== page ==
On August 29, 2005, Katrina’s storm surge caused 53 breaches to various flood protection structures in and around the greater New Orleans area, submerging 80% of the city. A June 2007 report by the American Society of Civil Engineers indicated that two-thirds of the flooding was caused by the multiple failures of the city’s floodwalls.
The final death toll was at 1,836, primarily from Louisiana (1,577) and Mississippi (238). More than half of these victims were senior citizens. Keep seniors safe and sound, and help them plan for hurricane season.
705 people are reported as still missing as a result of Hurricane Katrina.
Hurricane Katrina impacted about 90,000 square miles
Hurricane Katrina caused $81 billion in property damages, but it is estimated that the total economic impact in Louisiana and Mississippi may exceed $150 billion, earning the title of costliest hurricane ever in US history.
The region affected by the storm supported roughly 1 million non-farm jobs, and still, hundreds of thousands of local residents were left unemployed by the hurricane.
On September 3, 2005, Homeland Security Secretary Michael Chertoff described the aftermath of Hurricane Katrina as “probably the worst catastrophe, or set of catastrophes,” in the country’s history, referring to the hurricane itself plus the flooding of New Orleans.

Aftermath:hurricane Katrina

Economic effects

The economic effects of the storm were far-reaching. As of April 2006, the Bush Administration has sought $105 billion for repairs and reconstruction in the region, and this does not account for damage to the economy caused by potential interruption of the supply, destruction of the Gulf Coast’s highway infrastructure, and exports of commodities such as grain. Katrina damaged or destroyed 30 oil platforms.

Environmental effects

Katrina also had a profound impact on the environment. The storm surge caused substantial beach erosion, in some cases completely devastating coastal areas. In Dauphin Island, approximately 90 miles (150 km) to the east of the point where the hurricane made landfall, the sand that comprised the barrier island was transported across the island into the Mississippi Sound, pushing the island towards land. The storm surge and waves from Katrina also obliterated the Chandeleur Islands.
Lootings and valances:
Shortly after the hurricane moved away on August 30, some residents of New Orleans who remained in the city began looting stores, as did some Mississippi residents in their local stores and casinos. Many looters were in search of food and water that were not available to them through any other means. Reports of carjacking, murders, thefts, and rapes in New Orleans flooded the news A number of arrests were made throughout the affected area, including near the New Orleans Convention Centre. A temporary jail was constructed of chain link cages in the city train station.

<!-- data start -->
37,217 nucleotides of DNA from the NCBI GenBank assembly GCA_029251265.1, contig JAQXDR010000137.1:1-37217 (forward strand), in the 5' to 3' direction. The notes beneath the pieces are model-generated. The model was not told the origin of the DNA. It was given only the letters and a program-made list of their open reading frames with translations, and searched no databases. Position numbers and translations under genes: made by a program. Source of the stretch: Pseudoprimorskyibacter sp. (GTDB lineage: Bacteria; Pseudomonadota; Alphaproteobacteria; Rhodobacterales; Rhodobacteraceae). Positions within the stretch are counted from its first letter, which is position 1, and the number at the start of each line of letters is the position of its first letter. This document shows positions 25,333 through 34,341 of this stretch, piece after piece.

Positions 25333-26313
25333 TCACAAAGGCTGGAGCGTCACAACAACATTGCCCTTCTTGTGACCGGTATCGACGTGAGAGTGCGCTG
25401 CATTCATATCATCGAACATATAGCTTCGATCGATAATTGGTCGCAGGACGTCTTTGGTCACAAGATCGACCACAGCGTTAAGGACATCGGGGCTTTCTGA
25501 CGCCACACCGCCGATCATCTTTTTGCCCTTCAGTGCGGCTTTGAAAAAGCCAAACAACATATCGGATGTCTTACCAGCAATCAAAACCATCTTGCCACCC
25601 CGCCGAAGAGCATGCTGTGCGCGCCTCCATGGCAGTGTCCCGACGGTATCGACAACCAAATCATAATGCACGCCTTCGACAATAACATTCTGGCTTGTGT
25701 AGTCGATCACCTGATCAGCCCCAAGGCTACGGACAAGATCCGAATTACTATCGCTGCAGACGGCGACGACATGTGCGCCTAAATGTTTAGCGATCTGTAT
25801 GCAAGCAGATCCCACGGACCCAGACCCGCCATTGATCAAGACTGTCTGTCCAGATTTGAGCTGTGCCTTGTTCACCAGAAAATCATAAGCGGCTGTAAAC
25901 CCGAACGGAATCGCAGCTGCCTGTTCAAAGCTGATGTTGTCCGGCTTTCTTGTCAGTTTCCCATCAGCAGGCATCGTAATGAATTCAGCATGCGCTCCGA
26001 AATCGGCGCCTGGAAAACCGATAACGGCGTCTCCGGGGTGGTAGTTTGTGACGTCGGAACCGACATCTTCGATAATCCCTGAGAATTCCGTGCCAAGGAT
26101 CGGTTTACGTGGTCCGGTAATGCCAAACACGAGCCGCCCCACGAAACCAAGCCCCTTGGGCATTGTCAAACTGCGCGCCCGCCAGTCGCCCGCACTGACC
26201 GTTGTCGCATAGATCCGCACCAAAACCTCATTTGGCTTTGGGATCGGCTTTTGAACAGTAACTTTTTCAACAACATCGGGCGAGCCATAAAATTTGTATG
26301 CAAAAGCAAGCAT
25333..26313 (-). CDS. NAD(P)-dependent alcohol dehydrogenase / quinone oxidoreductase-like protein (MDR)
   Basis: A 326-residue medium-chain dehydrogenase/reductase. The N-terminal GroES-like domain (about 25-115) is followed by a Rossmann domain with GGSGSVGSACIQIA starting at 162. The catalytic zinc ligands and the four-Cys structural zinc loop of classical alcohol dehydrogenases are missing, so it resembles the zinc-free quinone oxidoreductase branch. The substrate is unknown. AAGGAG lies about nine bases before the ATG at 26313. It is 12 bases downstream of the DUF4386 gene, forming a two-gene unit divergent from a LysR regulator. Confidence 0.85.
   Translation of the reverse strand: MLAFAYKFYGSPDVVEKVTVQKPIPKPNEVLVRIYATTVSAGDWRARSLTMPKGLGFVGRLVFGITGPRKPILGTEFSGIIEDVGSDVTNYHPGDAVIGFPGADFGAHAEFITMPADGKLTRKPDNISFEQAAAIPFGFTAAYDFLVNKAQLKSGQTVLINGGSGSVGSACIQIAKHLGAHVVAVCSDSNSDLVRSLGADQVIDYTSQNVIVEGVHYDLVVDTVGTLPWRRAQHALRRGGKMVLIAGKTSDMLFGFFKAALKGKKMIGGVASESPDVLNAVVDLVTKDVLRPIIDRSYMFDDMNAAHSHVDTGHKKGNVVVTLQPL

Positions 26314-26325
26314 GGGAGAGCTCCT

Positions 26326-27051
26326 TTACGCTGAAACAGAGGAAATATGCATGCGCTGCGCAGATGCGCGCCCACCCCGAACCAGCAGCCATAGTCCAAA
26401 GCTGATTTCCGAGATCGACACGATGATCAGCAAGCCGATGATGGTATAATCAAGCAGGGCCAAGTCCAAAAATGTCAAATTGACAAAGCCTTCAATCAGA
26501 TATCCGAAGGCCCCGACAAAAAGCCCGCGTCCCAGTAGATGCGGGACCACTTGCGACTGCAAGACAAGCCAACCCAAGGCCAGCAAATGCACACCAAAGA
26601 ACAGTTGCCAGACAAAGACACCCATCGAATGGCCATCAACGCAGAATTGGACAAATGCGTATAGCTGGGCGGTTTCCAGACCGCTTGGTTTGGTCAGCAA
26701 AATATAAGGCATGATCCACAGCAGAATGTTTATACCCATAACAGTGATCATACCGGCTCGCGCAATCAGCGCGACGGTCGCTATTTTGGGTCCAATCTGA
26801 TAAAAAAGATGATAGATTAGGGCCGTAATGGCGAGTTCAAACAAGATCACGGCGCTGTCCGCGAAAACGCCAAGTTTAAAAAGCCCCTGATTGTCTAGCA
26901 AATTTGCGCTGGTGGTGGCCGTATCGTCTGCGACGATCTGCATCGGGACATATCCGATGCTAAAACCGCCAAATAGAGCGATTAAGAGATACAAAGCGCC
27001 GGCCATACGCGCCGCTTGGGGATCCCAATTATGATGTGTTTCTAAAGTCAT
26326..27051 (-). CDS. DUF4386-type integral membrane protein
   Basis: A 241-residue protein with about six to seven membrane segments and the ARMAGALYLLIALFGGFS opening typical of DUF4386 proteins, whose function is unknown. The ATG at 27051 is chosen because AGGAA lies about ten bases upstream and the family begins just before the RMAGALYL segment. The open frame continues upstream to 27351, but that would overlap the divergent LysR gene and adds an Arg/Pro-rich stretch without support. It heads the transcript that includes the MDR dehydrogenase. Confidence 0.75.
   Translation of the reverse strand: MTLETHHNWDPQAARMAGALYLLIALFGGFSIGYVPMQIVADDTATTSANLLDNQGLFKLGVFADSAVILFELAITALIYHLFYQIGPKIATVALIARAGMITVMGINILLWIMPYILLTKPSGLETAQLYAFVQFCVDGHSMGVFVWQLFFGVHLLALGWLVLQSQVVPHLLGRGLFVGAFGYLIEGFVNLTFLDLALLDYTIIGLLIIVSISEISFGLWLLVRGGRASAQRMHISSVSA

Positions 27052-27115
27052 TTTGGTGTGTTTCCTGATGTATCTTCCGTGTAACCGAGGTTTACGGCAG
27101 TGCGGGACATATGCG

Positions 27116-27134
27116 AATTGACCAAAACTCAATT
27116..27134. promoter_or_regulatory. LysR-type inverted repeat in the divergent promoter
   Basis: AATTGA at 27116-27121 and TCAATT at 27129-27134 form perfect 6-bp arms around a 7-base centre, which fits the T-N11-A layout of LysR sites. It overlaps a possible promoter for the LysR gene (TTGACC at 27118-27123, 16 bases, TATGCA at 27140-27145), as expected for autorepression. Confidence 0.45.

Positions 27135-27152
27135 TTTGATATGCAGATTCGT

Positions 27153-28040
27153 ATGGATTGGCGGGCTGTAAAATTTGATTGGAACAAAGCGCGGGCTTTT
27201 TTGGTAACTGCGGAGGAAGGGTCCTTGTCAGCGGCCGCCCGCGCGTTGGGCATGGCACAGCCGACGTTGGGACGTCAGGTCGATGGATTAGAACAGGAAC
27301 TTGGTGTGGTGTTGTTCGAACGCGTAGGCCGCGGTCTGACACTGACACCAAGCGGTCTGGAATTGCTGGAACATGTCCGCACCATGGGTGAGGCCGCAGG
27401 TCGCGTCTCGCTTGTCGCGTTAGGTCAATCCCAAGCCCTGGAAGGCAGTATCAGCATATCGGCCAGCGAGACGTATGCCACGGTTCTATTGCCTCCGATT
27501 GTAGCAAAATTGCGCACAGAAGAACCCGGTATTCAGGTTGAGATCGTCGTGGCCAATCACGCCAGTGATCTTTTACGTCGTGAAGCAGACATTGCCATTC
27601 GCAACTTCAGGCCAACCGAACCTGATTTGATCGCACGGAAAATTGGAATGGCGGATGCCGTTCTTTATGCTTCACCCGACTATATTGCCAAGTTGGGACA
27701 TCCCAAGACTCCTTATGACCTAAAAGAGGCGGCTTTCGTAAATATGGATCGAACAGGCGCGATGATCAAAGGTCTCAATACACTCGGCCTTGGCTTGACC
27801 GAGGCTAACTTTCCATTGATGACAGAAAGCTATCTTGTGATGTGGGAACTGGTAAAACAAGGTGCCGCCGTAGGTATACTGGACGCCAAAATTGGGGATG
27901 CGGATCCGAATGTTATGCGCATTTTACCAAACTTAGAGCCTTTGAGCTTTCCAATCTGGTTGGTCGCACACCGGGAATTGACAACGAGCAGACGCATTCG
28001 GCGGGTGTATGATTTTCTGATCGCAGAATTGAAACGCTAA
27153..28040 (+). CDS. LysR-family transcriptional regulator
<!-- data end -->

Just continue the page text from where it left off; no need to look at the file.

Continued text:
Government response

The Army’s immediate response to Hurricane Katrina included the activation of more than 178 canteen feeding units and 11 field kitchens which together have served more than 5.7 million hot meals, 8.3 million sandwiches, snacks & drinks.

On August 31 the first wave of evacuees arrived at the Red Cross shelter at the Houston Atmore,, some 350 miles (560 km) away from New Orleans, but tens of thousands remained in the city.
By September 1 an estimated 30,000 people were seeking shelter under the damaged roof of the Superdome, and an additional 25,000 had gathered at the convention center. Shortages of food and potable water quickly became an issue, and daily temperatures reached 90 °F (32 °C). An absence of basic sanitation combined with the omnipresent bacteria-rich floodwaters to create a public health emergency.
President George W. Bush gave a speech from the White House on August 31, 2005, in which he described relief efforts. On September 2, 2005, the President visited affected areas in Alabama, Mississippi, and Louisiana. The recovery would take years.
On the three-year anniversary of Hurricane Katrina in August 2008, near the end of President George W. Bush’s second term, relief efforts were ongoing. At that time, the federal government had committed more than $126 billion to Gulf Coast rebuilding, and had appropriated $12.85 billion to repair and rebuild the New Orleans levees. The Department of Education provided $2 billion in grants to schools.hurricane Katrina

International response:

Over seventy countries pledged monetary donations or other assistance. Cuba and Venezuela (both considered as hostile to US government interest) were the first countries to offer assistance, pledging over $1 million, several mobile hospitals, water treatment plants, canned food, bottled water, heating oil, 1,100 doctors and 26.4 metric tons of medicine, though this aid was rejected by the U.S. government.
Kuwait made the largest single pledge, $500 million; other large donations were made by Qatar and the United Arab Emirates (each $100 million), South Korea ($30 million), Australia ($10 million), India, China (both $5 million), New Zealand ($2 million), Pakistan ($1.5 million), Norway ($1.8 million) and Bangladesh ($1 million).

Conclusion:

Hurricane Katrina was the most destructive natural disaster in American history, laying waste to 90,000 square miles of land, an area the size of the United Kingdom. In Mississippi, the storm surge obliterated coastal communities and left thousands destitute. New Orleans was overwhelmed by flooding. All told, more than 1,500 people died. Along the Gulf Coast, tens of thousands suffered for the lack of basic essentials for almost a week. All these catastrophe made hurricane Katrina one of the deadly mega disaster in the human history. Katrina may be the most extensively studied disaster to date and lessons are learned from this disaster about how to overcome any crisis situation.